by the NRPB . The overall uncertainty at the 95% confidence level was � 20%.
The ESAK for each patient was calculated by averaging the readings from the
three TLDs in each sachet.
Assessment of image quality
A checklist based on a modified version of the CEC image quality
criteria  formed the basis of image quality assessment in the present study,
as shown in Table 1. Two radiologists blinded to the study were invited to
evaluate the radiographs. This review centred on the visibility of specific
anatomical structures. Each viewer was asked to assess the visibility of the
structures on a graded scoring system in the range of 1 to 4 from the criterion
being cannot be assessed to the structure can be visualised very well. In this
scoring scheme the score for each observer would be in the range of 1 to 4 for
each criterion and an overall score of 4 to 16 for each radiograph. Higher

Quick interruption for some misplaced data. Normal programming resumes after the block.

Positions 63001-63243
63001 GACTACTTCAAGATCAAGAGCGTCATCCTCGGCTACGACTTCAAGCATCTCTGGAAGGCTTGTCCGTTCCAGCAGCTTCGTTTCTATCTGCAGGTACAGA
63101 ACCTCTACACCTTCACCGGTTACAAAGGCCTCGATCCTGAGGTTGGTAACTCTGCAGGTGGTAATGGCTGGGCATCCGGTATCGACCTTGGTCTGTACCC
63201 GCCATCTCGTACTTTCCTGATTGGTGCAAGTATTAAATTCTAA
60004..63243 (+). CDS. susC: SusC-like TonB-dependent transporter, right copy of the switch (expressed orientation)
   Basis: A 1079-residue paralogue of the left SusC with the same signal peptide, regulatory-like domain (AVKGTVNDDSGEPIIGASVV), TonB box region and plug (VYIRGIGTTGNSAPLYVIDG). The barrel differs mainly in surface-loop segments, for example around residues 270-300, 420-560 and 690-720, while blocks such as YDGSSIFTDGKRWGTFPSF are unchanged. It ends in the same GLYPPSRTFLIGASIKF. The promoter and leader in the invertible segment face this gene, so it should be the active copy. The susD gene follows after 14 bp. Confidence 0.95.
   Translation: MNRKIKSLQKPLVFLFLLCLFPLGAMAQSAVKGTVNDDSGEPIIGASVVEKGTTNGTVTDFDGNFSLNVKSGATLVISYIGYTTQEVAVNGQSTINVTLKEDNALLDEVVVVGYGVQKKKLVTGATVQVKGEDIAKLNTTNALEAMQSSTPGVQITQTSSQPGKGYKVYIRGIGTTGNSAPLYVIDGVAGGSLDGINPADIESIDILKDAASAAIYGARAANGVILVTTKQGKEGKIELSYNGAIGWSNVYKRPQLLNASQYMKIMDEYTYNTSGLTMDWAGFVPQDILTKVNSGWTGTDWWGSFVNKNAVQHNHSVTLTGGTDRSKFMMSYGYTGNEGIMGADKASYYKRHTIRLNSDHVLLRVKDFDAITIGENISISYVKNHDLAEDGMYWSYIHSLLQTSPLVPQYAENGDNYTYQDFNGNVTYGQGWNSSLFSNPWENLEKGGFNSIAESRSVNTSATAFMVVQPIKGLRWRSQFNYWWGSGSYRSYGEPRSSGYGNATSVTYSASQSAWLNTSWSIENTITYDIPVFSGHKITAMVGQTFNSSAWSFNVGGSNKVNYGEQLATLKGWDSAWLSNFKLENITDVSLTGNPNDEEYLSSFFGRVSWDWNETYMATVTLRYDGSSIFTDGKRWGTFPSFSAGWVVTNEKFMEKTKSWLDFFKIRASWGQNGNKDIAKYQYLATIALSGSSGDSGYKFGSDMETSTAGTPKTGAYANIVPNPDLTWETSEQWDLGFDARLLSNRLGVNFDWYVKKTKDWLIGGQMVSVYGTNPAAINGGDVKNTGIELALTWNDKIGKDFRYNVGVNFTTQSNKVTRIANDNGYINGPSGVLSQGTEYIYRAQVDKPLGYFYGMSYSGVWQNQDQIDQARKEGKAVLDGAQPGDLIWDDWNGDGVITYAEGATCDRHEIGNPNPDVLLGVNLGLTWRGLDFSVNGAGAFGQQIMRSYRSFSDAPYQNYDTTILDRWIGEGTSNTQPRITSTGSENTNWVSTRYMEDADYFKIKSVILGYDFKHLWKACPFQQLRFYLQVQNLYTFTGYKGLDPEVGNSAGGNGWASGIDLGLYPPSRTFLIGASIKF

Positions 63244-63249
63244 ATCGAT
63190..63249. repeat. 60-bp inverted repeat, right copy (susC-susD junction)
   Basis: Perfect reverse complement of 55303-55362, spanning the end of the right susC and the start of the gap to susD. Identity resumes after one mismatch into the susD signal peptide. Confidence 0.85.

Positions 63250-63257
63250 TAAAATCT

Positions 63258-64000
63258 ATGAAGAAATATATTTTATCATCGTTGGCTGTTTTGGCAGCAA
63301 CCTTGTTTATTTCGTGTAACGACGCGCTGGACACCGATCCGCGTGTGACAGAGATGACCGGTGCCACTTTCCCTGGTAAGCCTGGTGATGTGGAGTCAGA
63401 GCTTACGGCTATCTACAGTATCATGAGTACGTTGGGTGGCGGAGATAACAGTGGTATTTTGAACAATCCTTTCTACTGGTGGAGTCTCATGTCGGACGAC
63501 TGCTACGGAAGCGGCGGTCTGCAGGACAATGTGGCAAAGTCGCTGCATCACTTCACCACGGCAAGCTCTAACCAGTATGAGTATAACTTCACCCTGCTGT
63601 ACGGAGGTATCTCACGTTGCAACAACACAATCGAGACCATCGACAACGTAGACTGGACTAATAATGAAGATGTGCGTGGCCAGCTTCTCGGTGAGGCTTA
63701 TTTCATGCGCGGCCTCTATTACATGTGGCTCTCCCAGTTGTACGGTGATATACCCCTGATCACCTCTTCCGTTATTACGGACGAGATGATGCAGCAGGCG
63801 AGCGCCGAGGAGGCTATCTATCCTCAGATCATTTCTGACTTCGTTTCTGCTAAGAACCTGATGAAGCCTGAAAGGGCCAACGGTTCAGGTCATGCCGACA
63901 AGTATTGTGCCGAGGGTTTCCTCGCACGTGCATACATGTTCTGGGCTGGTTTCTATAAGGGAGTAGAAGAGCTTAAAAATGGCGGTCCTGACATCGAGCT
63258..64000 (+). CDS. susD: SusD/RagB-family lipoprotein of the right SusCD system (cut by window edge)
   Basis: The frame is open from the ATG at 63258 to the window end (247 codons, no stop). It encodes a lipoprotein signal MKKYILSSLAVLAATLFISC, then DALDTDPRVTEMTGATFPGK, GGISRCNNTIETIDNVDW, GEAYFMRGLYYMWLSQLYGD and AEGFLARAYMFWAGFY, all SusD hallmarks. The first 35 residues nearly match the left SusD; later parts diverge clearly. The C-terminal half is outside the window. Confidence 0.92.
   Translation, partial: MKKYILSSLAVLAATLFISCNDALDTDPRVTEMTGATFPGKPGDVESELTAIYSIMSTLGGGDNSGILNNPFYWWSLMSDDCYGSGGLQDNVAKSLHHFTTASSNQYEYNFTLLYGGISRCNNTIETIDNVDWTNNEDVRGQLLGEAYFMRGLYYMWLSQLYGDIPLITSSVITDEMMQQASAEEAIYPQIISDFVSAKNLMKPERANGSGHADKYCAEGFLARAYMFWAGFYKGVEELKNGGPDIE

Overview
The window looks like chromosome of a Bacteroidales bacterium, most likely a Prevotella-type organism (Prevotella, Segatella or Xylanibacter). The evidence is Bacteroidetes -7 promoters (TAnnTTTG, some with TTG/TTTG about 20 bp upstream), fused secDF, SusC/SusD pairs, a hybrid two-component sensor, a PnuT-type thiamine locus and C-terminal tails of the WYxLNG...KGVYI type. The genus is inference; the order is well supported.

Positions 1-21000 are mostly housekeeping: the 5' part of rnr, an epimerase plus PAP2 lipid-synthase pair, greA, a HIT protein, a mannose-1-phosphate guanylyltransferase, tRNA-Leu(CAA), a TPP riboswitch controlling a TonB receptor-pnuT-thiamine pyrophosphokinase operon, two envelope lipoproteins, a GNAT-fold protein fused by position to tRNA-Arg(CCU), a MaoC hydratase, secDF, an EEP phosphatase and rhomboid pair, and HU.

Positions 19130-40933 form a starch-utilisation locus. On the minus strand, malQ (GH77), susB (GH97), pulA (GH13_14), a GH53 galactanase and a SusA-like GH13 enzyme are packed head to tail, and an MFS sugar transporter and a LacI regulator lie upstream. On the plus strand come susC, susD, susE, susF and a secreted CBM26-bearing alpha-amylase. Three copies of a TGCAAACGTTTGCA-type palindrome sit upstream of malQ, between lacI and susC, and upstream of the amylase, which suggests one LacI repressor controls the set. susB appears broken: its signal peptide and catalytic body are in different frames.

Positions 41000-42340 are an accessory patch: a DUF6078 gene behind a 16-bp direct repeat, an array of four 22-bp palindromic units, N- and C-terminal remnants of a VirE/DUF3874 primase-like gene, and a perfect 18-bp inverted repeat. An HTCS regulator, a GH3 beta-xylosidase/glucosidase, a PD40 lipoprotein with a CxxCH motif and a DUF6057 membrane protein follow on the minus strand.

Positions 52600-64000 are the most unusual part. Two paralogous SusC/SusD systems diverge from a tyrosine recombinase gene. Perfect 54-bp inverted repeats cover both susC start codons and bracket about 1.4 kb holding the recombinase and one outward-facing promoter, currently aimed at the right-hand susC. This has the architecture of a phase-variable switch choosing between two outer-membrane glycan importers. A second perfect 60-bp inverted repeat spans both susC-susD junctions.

scores indicate better image quality. The summation of all the statements in
the questionnaire led to the assessment of radiographic quality of the image
and represented features that were dependent on the radiographic technique used
for the examination, particularly the tube voltage.
Table 1 Criteria used to evaluate image
Phase two of the study
Once approval was obtained from the senior radiologist of
the department to introduce the �recommended technique� (Technique B), which
included raising the tube voltage following that recommended by the CEC, a new
set of exposure factors were then derived, with the minimum set at 60 kVp for
all age range. Choice of kVp was based on the antero-posterior thickness.
Results of the AP thickness in the first phase showed the minimum thickness was
approximately 8 cm which formed the lower limit of the scale. Each increase in
1 cm followed an increase of 2 kV.
Increase in kVp necessitates a decrease in mAs to maintain